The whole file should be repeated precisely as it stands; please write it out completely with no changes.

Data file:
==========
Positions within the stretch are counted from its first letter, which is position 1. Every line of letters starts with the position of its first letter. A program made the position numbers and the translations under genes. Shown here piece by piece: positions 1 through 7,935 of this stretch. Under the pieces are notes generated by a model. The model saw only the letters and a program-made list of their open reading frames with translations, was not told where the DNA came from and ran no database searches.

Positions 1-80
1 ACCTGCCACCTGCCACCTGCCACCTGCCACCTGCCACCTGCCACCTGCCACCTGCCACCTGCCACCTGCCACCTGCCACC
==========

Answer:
Positions within the stretch are counted from its first letter, which is position 1. Every line of letters starts with the position of its first letter. A program made the position numbers and the translations under genes. Shown here piece by piece: positions 1 through 7,935 of this stretch. Under the pieces are notes generated by a model. The model saw only the letters and a program-made list of their open reading frames with translations, was not told where the DNA came from and ran no database searches.

Positions 1-80
1 ACCTGCCACCTGCCACCTGCCACCTGCCACCTGCCACCTGCCACCTGCCACCTGCCACCTGCCACCTGCCACCTGCCACC